Rampant spray of pesticides on mango, trees | The Daily Star
12:00 AM, June 04, 2009 / LAST MODIFIED: 12:00 AM, June 04, 2009

Rampant spray of pesticides on mango, trees

Unaware of health hazards, a worker spraying pesticides on mangoes at an orchard in Kansat upazila of Chapainawabganj.Photo: Anisur Rahman

Most mango growers in Chapainawabganj and Rajshahi districts are using pesticides and other chemicals at least 20 times for 'protection and better yield' against experts' suggestion for three times safe use.
Mindless use of the toxic chemicals in the country's mango zone is posing serious threat to public health as well as to environment and wildlife, thanks to the authorities' lax monitoring and lack of awareness campaign.
“We suggest using pesticides only three times after flowering, when fruits take the size of grams and then at its marble-size,” Mohammad Mofazzal Hossain, horticulturist of Kalyanpur Horticulture Centre in Chapainwabganj, said.
If pesticides are applied on fruits, it must not be consumed within 15 days, he said.
During visits to Chapainwabganj, this correspondent saw rampant spraying of pesticides on mango trees.
Several growers said they spray pesticides, fungicides and 'vitamins' over 20 times for protection and making the fruits look colourful.
More chemicals are used when pest attacks are frequent.
Different local brands like Noin, Carbendazime, Aimcozim, Cartap Hydrochloride and even Overmethrin containing Cypermethrin were seen in use.
The highly toxic items, also used as ant and cockroach killers, adds to groundwater contamination.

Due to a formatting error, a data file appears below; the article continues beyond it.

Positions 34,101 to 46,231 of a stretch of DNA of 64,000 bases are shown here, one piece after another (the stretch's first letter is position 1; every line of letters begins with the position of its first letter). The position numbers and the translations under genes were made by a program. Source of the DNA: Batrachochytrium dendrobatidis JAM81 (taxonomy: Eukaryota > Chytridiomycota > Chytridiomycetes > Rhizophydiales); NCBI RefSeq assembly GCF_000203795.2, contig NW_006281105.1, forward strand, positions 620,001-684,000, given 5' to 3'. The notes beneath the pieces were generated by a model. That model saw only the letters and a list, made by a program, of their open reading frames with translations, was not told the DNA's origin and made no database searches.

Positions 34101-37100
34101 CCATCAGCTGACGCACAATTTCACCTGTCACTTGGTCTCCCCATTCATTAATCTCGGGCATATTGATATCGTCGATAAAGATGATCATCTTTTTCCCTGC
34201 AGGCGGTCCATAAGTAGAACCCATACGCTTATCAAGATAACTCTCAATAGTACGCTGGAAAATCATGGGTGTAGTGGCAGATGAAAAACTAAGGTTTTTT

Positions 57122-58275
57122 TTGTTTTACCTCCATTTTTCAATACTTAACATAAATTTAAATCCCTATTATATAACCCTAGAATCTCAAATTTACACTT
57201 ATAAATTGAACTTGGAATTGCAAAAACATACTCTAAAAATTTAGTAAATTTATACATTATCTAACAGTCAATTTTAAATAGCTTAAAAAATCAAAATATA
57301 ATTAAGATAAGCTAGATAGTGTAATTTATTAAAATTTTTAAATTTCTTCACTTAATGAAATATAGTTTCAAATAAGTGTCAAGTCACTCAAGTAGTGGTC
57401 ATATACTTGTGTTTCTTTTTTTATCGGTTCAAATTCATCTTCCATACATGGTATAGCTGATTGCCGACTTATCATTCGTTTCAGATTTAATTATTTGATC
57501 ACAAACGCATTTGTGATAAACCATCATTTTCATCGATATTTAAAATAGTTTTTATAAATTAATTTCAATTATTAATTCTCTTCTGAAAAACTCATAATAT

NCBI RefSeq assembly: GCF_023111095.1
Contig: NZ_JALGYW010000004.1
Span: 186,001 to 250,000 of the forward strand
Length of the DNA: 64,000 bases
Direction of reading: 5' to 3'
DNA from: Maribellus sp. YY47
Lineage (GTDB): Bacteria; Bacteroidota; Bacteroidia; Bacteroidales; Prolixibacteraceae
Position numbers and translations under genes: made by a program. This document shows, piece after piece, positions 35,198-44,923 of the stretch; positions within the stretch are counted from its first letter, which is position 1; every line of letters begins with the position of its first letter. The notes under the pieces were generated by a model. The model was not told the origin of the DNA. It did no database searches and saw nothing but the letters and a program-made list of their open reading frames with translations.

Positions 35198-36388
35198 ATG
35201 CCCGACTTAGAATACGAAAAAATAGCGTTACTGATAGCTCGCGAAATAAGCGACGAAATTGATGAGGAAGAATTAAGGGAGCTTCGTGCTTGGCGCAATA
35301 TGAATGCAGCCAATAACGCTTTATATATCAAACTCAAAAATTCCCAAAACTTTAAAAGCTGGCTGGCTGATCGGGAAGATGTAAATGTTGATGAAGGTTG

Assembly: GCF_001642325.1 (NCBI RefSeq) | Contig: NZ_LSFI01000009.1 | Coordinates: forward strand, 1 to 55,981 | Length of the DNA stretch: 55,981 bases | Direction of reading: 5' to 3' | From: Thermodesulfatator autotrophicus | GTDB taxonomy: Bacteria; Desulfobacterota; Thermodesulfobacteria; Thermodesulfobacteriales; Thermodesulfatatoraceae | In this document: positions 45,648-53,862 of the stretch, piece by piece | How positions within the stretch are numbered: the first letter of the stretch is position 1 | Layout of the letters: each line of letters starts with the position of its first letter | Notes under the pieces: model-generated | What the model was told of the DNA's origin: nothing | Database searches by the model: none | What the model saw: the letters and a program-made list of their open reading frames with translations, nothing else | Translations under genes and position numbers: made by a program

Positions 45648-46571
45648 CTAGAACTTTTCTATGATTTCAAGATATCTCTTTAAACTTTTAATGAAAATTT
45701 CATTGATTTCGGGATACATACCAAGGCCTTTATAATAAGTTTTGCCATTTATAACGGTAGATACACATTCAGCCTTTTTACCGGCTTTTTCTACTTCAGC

“We spray these first before flowering for washing the trees, again when fruit appears and then once in every week till harvest,” said Shahidul Islam of Sankarmaria in Kansat.
“As per suggestion from pesticide traders, we spray even the day before plucking fruits for marketing,” he said.
Mango traders again use chemicals before selling.
Sprayers seldom take any protective measures while handling the poisons.
Liton and Milon, who were seen spraying chemicals at a mango orchard in Sankarmaria with bare hands and legs, said they sometimes feel irritations on skin and eyes.
Contacted, Jamir Uddin, Senior Scientific officer of Regional Horticulture and Research Station, said, “Traders lure growers to overuse pesticides by providing them on credit and it overpowers our limited outreach efforts.”
Dr M Rezaul Karim, a biochemistry teacher of Rajshahi University, said eating chemically treated foods can lead to deadly diseases like cancer, hypertension and birth defects.

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